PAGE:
It's been a bit since Hive Ignite week, which was the first week-long event put on by UDEN in Salt Lake City. I'm happy to share my top 10 take-aways, starting with #1 - #3.
The week was filled with panels, presentations, seminars, networking, fireside chats, and even an interactive 24-hour jam as the finale. It was fantastic, though I know for those who did all of the planning it was exhausting.
But I wanted to share my takeaways so those wonderful volunteers can know that their efforts were not wasted, and to hopefully help those of you who weren't able to join us to learn a few things that can help you until the recordings are put out on the UDEN YouTube channel. So here are my top 10 takeaways from this fantastic event.
1. Build Yourself Somewhere
This fantastic phrase was said by Joshua Sohn who talked about some actionable ways to become a better composer. This resonates well with me as I am also a composer, but you don't have to write music to glean inspiration from this. No matter where we are in the entertainment or media field, and no matter how long we've been there, we need to start building. This could be building our business, our skills, or even our peers. As we build, we will be able to better serve our community and find greater satisfaction in what we do. It's also better to focus on the fact that we are in fact building as opposed to worrying about where to build. As Christ Holifield reminded us, “It's OK if others are doing what you are doing – they don't have your background, perspective, or history.” And we need what you have to give, so start building it.
2. Collaboration is a Choice
In the panel about women in the arts, Dana Ware, Dana Whitten, Becky Pennock, and Loren Micalizio had so many wonderful nougats of truth and practical action, but I think this one connects them all. If you are trying to increase diversity in your workplace, it's a choice to do so and can be done. If you want to show more gender and ethnic diversity in your films or games, do it. Make a conscious effort to be inclusive wherever you are and you will be helping others realize that they too can make this choice. You don't need to wait for others to do it in order for you to start acting on it. Change happens best when you are the one starting it. This also applies between companies and individuals. If you have a project where you need expertise, find someone who has that knowledge and experience, and start a relationship where collaboration can thrive. We have so much expertise here in Salt Lake and Utah. It would be a shame to keep it hiding away. Collaboration is always better to pursue over competition.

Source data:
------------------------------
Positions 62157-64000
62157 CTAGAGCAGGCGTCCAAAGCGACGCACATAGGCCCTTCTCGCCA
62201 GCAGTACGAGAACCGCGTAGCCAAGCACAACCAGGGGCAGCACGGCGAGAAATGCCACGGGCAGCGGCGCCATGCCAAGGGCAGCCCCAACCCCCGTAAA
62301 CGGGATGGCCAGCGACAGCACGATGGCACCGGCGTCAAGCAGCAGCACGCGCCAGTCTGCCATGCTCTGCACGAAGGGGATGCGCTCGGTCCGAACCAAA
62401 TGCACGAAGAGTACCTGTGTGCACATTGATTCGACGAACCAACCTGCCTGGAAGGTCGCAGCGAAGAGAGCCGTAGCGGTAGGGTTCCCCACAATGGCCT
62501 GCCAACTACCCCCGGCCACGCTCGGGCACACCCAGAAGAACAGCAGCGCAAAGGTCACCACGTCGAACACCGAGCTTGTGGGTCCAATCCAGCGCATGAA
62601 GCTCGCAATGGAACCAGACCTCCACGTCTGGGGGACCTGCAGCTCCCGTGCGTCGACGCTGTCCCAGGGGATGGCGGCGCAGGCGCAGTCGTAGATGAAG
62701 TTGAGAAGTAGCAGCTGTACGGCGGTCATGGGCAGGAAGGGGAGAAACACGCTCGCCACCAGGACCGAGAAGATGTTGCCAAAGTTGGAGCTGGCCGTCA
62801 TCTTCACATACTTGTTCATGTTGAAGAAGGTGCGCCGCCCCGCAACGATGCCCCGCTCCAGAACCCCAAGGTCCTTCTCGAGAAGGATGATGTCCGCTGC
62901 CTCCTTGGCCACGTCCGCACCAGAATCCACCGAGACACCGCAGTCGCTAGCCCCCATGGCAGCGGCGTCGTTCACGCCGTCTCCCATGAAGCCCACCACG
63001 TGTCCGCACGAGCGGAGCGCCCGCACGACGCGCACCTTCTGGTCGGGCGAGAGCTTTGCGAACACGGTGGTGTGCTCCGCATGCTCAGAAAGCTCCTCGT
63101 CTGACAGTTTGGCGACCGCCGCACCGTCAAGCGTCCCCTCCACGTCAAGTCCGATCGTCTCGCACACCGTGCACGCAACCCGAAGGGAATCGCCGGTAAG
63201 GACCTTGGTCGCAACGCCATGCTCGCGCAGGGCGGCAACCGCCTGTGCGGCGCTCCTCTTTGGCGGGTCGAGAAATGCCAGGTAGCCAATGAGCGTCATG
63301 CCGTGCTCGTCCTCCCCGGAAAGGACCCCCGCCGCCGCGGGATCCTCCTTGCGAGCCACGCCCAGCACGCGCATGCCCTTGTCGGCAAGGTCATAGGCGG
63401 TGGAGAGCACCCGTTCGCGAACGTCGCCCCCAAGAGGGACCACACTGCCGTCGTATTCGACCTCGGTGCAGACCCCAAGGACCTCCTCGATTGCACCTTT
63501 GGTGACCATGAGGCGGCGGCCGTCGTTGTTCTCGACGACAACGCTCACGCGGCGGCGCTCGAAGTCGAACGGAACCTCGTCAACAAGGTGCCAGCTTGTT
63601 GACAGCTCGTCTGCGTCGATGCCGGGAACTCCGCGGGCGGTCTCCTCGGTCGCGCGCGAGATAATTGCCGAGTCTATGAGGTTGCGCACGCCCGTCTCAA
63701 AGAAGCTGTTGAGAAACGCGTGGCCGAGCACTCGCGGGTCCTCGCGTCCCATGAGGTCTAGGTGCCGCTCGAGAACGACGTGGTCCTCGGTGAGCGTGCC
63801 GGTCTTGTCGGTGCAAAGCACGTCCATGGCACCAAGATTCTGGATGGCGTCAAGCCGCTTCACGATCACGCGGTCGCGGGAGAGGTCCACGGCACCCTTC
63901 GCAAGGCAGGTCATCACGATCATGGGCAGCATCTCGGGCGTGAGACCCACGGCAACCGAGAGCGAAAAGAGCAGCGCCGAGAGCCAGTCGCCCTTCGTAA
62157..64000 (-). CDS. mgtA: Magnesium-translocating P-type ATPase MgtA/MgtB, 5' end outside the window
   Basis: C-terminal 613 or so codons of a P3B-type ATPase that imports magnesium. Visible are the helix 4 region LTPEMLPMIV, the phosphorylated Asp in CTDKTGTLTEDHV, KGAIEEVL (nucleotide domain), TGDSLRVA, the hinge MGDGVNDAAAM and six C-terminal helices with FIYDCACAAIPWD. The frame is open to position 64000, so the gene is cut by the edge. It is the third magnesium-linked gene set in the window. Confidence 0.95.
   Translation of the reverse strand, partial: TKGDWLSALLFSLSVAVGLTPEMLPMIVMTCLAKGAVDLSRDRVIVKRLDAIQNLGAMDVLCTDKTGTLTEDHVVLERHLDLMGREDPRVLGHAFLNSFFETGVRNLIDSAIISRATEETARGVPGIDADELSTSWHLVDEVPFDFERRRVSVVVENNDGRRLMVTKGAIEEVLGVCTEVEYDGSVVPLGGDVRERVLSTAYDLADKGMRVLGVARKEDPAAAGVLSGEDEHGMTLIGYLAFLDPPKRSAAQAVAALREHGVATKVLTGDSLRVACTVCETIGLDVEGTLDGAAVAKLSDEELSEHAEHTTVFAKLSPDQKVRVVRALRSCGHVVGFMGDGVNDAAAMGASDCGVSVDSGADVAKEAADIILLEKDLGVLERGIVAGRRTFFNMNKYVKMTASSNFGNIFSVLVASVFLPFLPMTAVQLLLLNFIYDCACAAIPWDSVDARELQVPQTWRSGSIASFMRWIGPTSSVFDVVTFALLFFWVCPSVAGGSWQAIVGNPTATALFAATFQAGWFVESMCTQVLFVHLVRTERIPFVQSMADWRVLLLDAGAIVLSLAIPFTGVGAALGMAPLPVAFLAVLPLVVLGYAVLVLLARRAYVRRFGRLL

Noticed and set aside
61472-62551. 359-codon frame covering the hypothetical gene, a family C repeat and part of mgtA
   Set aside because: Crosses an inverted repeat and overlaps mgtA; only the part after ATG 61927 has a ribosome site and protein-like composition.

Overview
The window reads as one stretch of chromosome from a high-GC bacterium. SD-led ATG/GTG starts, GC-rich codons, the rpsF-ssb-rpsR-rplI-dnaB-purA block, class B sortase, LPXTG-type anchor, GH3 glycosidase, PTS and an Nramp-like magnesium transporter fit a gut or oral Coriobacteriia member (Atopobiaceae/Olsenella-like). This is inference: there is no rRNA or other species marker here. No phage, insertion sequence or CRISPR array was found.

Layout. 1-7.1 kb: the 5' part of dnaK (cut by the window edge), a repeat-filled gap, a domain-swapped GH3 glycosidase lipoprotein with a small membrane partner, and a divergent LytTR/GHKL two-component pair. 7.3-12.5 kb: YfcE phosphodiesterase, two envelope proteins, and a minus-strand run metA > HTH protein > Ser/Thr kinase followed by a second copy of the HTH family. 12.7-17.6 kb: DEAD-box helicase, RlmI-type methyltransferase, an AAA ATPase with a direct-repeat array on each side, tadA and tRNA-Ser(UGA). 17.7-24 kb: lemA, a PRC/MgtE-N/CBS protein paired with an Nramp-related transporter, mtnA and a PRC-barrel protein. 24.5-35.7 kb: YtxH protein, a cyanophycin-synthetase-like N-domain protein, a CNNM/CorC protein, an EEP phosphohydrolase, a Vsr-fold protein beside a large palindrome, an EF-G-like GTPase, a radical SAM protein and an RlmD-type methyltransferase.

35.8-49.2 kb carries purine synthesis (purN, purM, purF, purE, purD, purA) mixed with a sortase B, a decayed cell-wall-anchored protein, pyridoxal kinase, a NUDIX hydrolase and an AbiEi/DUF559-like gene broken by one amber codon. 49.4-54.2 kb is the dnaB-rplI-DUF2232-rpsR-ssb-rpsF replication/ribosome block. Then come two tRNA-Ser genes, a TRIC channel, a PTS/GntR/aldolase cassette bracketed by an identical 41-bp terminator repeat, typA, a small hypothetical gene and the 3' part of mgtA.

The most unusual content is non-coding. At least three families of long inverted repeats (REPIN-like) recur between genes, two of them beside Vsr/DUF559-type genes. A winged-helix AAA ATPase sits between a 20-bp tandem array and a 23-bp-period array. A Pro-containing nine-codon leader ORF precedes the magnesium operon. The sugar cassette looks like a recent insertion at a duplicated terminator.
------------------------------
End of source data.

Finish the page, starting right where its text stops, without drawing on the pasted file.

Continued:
Another thing that came up a lot in that panel was about mentor-ship. This is one of the ways that we can begin connecting and starting those relationships that help collaboration thrive. This is especially true to those starting out in their industry, but it is definitely not limited to it. Find someone who has skills you want to learn. Acquaint yourself with their previous work. Do your research to have a reason for why this person will be able to help you better than anyone else, and then reach out. Offer to take them out for a coffee or dessert. Have specific questions outlined beforehand so they know what to expect of you, and what you expect from them. (More on clear expectations later.) Then don't just drop it after they give you good info. Send them a thank you card, or a small gift. Follow up with them how the things they suggested have helped you shape your decisions. Has it made a difference? Share it! They don't become your mentor just because you asked. A mentor-ship is just another way of saying you've made a best friend and you've each got each other's backs. This takes time, so start making time.